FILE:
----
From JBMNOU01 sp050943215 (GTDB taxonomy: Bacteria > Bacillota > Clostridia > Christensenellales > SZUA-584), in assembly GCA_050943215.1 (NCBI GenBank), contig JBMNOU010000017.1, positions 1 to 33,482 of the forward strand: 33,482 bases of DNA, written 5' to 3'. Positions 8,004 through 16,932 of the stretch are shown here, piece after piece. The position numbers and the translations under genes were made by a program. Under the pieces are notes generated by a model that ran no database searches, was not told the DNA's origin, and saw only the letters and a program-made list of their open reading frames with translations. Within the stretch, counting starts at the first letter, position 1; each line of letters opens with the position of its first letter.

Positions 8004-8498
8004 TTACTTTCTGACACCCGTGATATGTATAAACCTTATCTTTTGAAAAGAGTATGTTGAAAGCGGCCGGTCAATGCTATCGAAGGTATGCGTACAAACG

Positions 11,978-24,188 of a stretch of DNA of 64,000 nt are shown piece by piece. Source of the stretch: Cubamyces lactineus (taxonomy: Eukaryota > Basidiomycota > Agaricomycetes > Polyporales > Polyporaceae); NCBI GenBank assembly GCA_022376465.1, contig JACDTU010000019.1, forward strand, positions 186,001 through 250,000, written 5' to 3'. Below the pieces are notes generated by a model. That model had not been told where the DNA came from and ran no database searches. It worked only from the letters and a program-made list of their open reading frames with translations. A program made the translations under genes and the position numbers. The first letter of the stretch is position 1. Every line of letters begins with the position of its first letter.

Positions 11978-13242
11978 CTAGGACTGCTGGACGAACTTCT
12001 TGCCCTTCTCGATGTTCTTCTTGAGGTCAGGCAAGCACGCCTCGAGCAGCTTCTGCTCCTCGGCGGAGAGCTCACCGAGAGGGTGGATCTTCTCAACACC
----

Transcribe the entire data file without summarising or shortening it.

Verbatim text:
From JBMNOU01 sp050943215 (GTDB taxonomy: Bacteria > Bacillota > Clostridia > Christensenellales > SZUA-584), in assembly GCA_050943215.1 (NCBI GenBank), contig JBMNOU010000017.1, positions 1 to 33,482 of the forward strand: 33,482 bases of DNA, written 5' to 3'. Positions 8,004 through 16,932 of the stretch are shown here, piece after piece. The position numbers and the translations under genes were made by a program. Under the pieces are notes generated by a model that ran no database searches, was not told the DNA's origin, and saw only the letters and a program-made list of their open reading frames with translations. Within the stretch, counting starts at the first letter, position 1; each line of letters opens with the position of its first letter.

Positions 8004-8498
8004 TTACTTTCTGACACCCGTGATATGTATAAACCTTATCTTTTGAAAAGAGTATGTTGAAAGCGGCCGGTCAATGCTATCGAAGGTATGCGTACAAACG

Positions 11,978-24,188 of a stretch of DNA of 64,000 nt are shown piece by piece. Source of the stretch: Cubamyces lactineus (taxonomy: Eukaryota > Basidiomycota > Agaricomycetes > Polyporales > Polyporaceae); NCBI GenBank assembly GCA_022376465.1, contig JACDTU010000019.1, forward strand, positions 186,001 through 250,000, written 5' to 3'. Below the pieces are notes generated by a model. That model had not been told where the DNA came from and ran no database searches. It worked only from the letters and a program-made list of their open reading frames with translations. A program made the translations under genes and the position numbers. The first letter of the stretch is position 1. Every line of letters begins with the position of its first letter.

Positions 11978-13242
11978 CTAGGACTGCTGGACGAACTTCT
12001 TGCCCTTCTCGATGTTCTTCTTGAGGTCAGGCAAGCACGCCTCGAGCAGCTTCTGCTCCTCGGCGGAGAGCTCACCGAGAGGGTGGATCTTCTCAACACC